I recall learning about Wild Rockies Field Institute in my first class in college ever, I couldn’t resist testing myself and my limits; I needed something outside of a classroom. I spent many years attending Valley Forge Military Academy, where I spent nearly 10 months of the year exclusively with high school-aged boys. Later, I would join the wildland firefighting community, first with a private contracting company, then with the U.S Forest Service; typically my crew consisted of only men. I recall receiving an email from Katie Nelson, one of the Wild Rockies Field Institute instructors, with the group list for my upcoming semester program on the Colorado Plateau. I had anxiously awaited this email for months, in fear of being the only guy on the trip. That fear became a reality when I clicked that welcome letter and learned that I would be spending nine weeks in the backcountry and rural landscape of the American Southwest with eight women. I instantly panicked. “Well shoot,” I thought. “How on Earth am I going to do this?”

Fast-forward to Green River, March 28, 2019. I anxiously entered the coffee shop after meeting my incredible instructors, Joe and Katie. After seeing the group, I instantly retreated back to the safety of my Jeep to call my Mom. After a 10-minute conversation, I summoned the courage to head back into the cafe so I could introduce myself. “Hi, I’m the only guy,” is the first thing I decided to say. I don’t believe I nailed the intro.

Despite my initial anxiety, as the weeks on course progressed, I began to find my place within the group. I had spent weeks at a time in the backcountry with my fire crew, and the differences were astounding. First and foremost, the group of WRFI students very rarely complained, whereas I was extremely accustomed to complaining in backcountry settings, of which the group can attest to. The girls and I were constantly supporting one another, through extremely physically and mentally demanding trips. We were always checking up on each other, with something as simple as a “how was your day” or “you doing good?”  This truly, to me anyways, made a world of difference. I was accustomed to an “every man for himself” mentality in the firefighting community, one I subscribed to every now and then, or especially when I was feeling angsty. But as my time with this group went on, I found instead that our group is tight knit and can take anything.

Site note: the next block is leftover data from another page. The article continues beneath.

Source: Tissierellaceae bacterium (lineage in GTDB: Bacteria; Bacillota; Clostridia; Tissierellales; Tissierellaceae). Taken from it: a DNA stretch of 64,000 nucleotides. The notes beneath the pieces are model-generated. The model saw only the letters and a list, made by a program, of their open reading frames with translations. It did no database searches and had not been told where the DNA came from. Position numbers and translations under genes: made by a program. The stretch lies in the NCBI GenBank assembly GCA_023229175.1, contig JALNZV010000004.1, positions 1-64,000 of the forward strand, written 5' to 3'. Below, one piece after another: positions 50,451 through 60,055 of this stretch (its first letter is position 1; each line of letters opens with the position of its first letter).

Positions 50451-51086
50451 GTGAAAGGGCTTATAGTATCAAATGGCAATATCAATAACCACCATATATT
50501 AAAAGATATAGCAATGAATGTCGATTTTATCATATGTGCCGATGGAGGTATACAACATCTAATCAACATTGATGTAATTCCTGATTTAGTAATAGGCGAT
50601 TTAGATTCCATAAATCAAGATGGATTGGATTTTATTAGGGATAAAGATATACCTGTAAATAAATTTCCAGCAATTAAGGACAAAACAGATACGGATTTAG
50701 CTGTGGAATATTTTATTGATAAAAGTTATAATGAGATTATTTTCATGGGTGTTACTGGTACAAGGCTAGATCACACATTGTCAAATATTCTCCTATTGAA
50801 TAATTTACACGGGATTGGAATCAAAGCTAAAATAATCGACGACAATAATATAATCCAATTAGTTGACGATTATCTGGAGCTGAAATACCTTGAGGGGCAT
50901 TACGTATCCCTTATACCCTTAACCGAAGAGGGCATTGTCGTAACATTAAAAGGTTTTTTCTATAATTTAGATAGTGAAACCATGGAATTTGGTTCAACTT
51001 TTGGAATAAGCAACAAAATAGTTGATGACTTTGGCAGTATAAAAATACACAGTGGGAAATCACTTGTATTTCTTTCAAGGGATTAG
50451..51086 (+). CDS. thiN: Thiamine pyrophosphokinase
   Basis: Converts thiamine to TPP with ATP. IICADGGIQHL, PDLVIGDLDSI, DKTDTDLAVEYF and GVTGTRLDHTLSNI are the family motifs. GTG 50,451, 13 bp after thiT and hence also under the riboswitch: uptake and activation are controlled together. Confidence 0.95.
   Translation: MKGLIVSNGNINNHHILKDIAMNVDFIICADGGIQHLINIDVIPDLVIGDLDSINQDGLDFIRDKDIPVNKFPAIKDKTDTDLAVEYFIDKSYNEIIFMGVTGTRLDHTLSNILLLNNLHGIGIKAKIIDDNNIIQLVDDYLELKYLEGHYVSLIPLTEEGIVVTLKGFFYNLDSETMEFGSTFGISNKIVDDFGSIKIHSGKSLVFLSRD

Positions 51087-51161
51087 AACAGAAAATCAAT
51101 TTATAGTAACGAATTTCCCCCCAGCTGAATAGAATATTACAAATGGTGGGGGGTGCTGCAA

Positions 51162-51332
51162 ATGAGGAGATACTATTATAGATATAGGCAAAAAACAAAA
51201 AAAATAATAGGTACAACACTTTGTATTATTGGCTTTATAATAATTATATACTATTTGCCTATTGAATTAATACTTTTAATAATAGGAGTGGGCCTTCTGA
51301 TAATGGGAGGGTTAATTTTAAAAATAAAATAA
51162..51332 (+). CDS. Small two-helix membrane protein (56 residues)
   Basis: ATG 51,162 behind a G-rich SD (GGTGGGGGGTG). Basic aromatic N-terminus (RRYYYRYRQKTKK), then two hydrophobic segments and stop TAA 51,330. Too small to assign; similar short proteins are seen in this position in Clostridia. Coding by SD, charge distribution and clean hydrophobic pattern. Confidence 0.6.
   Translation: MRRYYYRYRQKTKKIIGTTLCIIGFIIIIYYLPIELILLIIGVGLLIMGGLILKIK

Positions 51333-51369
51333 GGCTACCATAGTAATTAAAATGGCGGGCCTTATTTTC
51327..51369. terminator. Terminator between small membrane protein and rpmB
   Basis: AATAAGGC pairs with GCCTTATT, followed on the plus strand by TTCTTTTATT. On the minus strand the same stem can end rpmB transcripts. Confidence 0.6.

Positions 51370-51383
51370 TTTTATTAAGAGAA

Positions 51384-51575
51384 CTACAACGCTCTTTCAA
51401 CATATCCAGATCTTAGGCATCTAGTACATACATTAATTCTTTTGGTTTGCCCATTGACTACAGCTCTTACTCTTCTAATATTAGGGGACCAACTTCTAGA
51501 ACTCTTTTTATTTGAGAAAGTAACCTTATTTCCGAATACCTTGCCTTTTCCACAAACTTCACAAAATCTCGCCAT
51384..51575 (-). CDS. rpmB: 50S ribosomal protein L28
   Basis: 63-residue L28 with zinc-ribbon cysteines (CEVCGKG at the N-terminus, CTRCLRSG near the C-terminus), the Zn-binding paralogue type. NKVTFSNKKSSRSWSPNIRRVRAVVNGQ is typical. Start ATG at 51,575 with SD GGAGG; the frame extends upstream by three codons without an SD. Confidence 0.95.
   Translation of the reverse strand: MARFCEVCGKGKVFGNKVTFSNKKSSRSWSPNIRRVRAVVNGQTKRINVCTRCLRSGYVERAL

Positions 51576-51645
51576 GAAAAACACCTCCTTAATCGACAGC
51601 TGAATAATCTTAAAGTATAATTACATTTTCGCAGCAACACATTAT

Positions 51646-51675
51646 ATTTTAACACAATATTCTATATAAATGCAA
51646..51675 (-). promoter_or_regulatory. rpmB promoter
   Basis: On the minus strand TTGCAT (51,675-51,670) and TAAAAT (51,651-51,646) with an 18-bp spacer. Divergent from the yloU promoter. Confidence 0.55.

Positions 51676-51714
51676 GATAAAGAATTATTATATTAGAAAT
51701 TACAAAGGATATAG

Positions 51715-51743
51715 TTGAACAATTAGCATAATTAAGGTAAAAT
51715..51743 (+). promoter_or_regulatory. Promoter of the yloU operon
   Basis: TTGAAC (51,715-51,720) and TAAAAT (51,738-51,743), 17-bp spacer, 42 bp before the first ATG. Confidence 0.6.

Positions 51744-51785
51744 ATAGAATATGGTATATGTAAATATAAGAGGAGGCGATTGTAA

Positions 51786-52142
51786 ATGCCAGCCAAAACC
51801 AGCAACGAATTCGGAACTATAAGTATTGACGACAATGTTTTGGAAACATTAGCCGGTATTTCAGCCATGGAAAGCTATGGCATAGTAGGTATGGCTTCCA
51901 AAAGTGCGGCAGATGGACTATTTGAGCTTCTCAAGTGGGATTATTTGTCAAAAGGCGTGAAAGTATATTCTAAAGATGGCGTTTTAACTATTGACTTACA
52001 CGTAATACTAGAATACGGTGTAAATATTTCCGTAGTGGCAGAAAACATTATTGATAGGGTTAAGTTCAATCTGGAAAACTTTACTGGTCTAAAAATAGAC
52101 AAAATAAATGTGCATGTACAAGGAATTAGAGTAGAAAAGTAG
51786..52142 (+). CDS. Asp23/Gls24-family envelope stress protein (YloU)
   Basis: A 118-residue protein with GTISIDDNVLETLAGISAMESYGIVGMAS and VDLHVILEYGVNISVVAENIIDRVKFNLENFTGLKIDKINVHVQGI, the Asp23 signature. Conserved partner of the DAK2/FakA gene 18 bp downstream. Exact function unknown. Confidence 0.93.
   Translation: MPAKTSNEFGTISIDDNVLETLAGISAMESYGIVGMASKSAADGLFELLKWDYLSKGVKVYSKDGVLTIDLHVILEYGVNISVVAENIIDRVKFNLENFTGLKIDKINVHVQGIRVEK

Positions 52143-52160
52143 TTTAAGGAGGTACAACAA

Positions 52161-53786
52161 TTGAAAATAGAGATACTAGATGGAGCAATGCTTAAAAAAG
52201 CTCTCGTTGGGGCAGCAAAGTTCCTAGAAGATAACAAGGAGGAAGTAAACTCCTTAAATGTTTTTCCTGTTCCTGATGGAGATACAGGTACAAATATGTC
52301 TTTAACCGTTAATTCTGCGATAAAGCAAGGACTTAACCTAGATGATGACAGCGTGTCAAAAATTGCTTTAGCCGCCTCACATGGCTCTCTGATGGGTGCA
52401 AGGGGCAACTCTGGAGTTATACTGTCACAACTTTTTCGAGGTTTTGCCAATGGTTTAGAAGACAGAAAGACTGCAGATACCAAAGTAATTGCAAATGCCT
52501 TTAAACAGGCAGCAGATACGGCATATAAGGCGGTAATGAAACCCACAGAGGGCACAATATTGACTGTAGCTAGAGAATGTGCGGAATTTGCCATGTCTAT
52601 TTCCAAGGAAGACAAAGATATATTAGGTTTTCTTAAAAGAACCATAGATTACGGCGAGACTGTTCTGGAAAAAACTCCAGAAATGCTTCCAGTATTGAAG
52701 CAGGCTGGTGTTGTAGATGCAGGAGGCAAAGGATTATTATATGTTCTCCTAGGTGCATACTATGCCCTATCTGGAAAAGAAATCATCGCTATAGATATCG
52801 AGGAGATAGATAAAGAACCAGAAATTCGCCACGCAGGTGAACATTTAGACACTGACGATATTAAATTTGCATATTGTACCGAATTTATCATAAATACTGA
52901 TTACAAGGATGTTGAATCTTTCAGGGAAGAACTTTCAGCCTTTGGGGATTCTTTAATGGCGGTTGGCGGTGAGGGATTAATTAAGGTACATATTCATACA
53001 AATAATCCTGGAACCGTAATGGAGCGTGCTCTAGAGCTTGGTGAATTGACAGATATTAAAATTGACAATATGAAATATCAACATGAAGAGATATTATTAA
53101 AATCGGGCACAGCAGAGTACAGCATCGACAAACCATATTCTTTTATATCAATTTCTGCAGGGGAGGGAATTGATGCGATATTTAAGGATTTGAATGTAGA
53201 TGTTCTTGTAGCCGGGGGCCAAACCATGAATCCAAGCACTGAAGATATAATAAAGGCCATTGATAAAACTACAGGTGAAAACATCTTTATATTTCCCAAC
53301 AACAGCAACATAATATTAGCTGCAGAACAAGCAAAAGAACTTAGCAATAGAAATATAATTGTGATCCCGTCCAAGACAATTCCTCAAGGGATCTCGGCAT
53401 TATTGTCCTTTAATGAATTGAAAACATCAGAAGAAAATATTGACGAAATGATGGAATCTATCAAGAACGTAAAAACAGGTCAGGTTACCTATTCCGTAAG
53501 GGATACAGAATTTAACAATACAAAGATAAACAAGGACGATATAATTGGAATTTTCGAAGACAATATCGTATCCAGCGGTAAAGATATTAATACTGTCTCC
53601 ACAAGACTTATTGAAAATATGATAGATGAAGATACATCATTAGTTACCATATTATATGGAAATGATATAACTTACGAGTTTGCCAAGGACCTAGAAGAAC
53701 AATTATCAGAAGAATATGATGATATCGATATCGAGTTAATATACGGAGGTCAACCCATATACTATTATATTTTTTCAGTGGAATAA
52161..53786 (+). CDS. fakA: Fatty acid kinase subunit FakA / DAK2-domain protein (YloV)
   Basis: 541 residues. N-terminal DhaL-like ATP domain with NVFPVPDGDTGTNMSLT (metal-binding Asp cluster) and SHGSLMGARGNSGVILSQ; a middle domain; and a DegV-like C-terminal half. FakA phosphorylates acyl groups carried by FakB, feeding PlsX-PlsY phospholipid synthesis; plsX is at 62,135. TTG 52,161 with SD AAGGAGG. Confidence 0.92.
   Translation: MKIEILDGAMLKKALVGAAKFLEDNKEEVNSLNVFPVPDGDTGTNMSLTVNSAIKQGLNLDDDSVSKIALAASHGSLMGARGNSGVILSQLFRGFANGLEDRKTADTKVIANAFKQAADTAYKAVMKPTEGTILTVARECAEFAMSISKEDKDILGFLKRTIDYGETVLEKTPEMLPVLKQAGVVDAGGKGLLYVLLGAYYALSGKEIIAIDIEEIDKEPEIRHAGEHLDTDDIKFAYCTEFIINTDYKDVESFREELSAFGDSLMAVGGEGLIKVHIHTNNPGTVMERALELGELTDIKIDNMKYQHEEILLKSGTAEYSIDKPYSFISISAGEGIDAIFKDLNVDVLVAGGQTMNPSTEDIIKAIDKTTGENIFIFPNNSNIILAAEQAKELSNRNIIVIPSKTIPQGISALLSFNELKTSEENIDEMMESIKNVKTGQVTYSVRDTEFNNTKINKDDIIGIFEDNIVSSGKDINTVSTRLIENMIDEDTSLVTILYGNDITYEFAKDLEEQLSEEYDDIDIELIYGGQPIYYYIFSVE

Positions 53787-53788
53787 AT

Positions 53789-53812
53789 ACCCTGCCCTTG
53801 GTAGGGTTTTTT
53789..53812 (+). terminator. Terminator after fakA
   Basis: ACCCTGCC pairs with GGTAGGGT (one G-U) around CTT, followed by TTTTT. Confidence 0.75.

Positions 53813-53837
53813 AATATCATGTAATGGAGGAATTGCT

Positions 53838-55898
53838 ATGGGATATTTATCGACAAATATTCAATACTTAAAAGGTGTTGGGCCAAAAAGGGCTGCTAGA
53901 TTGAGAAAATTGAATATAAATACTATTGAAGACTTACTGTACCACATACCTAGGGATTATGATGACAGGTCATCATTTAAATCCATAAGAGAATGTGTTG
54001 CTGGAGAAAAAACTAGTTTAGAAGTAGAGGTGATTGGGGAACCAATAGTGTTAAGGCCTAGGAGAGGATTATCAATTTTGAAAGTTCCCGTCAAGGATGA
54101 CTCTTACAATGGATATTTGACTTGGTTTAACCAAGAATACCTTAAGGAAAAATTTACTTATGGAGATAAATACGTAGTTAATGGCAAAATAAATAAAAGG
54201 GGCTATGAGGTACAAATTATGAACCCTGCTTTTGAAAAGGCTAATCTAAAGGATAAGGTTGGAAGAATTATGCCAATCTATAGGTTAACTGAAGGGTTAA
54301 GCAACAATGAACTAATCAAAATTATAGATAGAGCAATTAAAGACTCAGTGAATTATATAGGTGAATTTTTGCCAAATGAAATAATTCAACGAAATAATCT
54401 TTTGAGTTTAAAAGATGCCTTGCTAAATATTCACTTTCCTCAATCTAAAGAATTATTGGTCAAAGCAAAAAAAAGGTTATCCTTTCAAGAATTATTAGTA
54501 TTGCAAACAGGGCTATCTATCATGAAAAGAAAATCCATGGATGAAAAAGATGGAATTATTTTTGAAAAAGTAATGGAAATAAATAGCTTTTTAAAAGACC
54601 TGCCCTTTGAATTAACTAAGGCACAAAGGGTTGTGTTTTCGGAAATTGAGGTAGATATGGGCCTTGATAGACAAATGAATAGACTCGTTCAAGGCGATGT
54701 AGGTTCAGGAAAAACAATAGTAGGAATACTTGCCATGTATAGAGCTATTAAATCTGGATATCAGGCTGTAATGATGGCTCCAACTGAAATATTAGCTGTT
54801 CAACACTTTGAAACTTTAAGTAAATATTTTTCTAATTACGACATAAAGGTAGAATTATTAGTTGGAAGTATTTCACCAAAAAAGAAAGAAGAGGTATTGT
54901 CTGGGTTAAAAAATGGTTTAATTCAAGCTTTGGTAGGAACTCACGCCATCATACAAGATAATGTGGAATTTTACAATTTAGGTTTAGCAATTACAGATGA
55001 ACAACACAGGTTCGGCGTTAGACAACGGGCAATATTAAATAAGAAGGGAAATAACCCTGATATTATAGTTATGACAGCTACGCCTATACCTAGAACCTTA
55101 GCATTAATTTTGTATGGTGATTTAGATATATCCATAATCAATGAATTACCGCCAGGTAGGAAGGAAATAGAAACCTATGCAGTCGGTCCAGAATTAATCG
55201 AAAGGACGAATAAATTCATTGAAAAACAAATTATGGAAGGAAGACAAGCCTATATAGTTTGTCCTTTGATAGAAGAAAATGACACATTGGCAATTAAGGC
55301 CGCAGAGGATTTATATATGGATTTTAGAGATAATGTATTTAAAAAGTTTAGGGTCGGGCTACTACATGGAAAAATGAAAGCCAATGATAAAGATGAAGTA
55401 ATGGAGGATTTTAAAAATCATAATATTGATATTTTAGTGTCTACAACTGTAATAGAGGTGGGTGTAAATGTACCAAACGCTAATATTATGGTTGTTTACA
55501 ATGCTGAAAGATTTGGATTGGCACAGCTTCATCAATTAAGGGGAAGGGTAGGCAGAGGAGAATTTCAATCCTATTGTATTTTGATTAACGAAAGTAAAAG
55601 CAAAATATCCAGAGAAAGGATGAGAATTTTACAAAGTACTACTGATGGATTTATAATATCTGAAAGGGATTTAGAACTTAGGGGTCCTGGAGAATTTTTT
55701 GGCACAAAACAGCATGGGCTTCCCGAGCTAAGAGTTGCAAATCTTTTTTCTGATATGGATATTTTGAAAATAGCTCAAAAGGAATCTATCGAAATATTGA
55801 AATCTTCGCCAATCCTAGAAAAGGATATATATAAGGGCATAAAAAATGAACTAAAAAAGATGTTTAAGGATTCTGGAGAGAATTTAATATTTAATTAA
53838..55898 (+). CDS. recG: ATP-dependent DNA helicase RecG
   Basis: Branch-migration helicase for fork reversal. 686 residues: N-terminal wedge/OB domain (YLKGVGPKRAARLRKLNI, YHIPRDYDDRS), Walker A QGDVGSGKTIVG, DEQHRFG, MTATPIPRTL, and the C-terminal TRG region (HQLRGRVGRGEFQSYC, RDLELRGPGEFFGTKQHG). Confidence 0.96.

This semester has also been a great time of healing for me. We each gave a very personal and in-depth biography on our lives before the course, and I did something I almost never do: I shared with the group some difficult memories and experiences I had earlier in life. I truthfully don’t think I could have shared such personal moments without the support and comfort I felt from every group member involved. I am very grateful for that experience.

I thought I was taking a 15-credit semester course on and about the Colorado Plateau. Turns out, I was also enrolled in a very individualized gender studies course, taught by my eight female fellow-students. I would like to share some lessons that each of them taught me:

Lucia taught me how to listen, and more specifically, how to listen with kindness. She has taught me that everyone has a story that is worth hearing.

From Ada I learned that persistence and determination can open up whole new worlds of learning.

From Malia, how to cut vegetables! And how to genuinely approach every situation and everyone with kindness and an open heart.

I learned from Sara that humor and knowledge can go hand in hand, and a dark sense of humor is always welcome, at least to me.

Maddy taught me patience and generosity. She listens even when I’m talking about complete nonsense.

Lena has been the resident professor in my gender studies course. She has taught me about ecofeminism and has especially taught me to be intentional with my words.

Anna has taught me to stop taking myself so seriously and to enjoy life for all it has to offer; she has introduced me to a whole new way of experiencing the natural world, one of awe and love.

Lily has taught me to embrace humility. I could always count on her to tell me when I was acting like a complete jerk, and being unreasonable. She is a natural-born leader and every day I spent with her I felt as though I learned something new.

Throughout my time on the Colorado Plateau, I have had the opportunity to study systems theory, and I have just now, at the end of our course, realized that we are the ball in the basin. By this I mean, we are the ball being molded by our environment variables, and surroundings, and relationships. We have been put through many regime changes, physically, mentally and emotionally, and this has created for us a whole new world. This course has completely blown open and changed many of my preconceived notions of the natural world, relationships and thresholds. With the knowledge I’ve gained on this course I feel as though I am ready to take on any unknown and novel ecosystem. I am grateful for my experience with WRFI and the instructors and group members that have shaped my learning along the way!

Leave a Reply

Your email address will not be published. Required fields are marked *

This site uses Akismet to reduce spam. Learn how your comment data is processed.